Look for people in your environment who broadly convey what you want to say and examine their style. You will be more aware of what you do well and how you can progress. Soon you will carry out this process automatically. Try to not be too severe on your self-evaluation or self-appraisal, because it will only make you more nervous.

2. Be simple

Many times “less is more”. This is no exception. Do not waste time with huge expressions or bombastic terms. They will stifle the communicative process and do not always look good. This does not mean that we have to stop expanding our vocabulary. We simply have to know when to use the exact word and do it naturally.

3. Be natural

Have you ever thought that a person is not being themselves while talking to you? Sometimes we try to look and express ourselves like other people. This does not mean that we are lying but rather adapting. Imagine a person on a first date. You may be unsure and seek acceptance from your companion above all else. You may try to show that you have knowledge or characteristics that please your potential partner. Although we have the best intention in the world, this is forced and unconvincing. It is essential that you trust yourself and feel comfortable communicating well.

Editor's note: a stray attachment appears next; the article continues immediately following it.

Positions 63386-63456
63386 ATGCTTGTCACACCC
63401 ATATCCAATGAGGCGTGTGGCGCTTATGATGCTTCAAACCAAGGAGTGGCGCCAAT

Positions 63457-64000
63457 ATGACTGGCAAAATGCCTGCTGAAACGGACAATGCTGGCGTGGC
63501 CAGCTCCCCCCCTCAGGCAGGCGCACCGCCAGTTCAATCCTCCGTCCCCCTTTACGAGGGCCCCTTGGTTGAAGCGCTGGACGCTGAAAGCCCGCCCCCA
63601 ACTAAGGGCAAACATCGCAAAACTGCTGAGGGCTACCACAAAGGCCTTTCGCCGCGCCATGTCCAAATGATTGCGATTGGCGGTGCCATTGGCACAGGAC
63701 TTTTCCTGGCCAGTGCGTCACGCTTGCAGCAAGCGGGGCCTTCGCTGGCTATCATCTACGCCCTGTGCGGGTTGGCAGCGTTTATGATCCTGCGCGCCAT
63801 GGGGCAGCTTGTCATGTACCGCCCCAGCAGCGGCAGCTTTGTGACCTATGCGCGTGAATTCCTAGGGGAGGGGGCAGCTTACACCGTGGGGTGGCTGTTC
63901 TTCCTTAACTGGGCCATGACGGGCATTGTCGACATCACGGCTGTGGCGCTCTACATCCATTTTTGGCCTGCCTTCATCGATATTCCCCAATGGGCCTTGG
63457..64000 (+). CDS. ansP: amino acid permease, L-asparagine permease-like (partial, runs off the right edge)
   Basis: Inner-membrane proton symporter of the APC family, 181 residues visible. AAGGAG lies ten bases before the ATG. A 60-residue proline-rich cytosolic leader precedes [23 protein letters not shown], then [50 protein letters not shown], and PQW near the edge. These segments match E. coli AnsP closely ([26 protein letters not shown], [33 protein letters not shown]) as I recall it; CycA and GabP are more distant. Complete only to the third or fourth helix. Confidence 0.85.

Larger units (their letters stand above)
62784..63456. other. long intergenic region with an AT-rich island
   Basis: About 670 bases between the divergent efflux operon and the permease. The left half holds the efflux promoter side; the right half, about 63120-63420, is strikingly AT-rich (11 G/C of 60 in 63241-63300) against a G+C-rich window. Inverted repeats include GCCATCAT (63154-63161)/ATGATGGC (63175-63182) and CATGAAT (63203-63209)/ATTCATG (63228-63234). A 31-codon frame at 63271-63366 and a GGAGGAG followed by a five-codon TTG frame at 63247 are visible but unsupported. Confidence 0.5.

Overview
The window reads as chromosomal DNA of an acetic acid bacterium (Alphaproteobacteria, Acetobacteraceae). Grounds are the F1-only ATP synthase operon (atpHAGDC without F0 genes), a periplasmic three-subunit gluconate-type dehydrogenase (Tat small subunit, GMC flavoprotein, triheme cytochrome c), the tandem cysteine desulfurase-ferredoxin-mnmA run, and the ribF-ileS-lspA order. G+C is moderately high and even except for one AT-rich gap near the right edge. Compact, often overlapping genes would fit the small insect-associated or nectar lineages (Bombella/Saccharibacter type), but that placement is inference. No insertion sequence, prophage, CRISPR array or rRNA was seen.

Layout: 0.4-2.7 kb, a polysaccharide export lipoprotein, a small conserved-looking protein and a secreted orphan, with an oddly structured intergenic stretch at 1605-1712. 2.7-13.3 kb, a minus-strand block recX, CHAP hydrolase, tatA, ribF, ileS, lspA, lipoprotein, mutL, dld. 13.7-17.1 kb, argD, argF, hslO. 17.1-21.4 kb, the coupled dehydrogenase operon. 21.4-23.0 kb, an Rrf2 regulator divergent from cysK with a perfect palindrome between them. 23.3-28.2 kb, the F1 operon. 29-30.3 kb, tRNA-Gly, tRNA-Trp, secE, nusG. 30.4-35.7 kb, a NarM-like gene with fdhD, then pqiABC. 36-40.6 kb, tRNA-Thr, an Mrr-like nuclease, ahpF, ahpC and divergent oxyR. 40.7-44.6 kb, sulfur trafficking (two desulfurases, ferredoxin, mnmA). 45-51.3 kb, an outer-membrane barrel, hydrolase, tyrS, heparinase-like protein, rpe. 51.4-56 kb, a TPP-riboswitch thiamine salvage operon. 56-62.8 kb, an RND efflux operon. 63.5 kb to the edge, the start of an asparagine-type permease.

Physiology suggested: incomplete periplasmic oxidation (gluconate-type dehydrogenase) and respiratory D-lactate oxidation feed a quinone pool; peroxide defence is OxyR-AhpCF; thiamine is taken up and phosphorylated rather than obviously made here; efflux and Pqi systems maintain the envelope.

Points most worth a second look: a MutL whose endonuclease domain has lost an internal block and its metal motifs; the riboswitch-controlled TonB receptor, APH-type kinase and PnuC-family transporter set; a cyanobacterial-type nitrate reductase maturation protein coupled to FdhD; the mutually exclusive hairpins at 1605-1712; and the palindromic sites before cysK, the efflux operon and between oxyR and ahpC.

4. Be nice

It may seem obvious. However, sometimes with the rush, stress or bad mood, we forget to smile. It is hard for us to speak by transmitting positivity rather than by frowning. Not all circumstances require us to maintain cheerful behavior, but we can try to be as empathetic as possible. Develop your social skills. You will notice the benefits of being kind in both how others relate to you.

5. Adapt to your listening partner

Each person has their own reality. We differ in our sociocultural level, contemplate different points of view or have a different mental representation for the same word. This can lead to misunderstandings.

These mistakes can be avoided if we observe the listeners reactions and act accordingly. If you see that they are not understanding, look for explanatory examples. On the other hand, don’t let anything left unsaid if in doubt ask if your communication is effective. 

6. Try Relaxation Techniques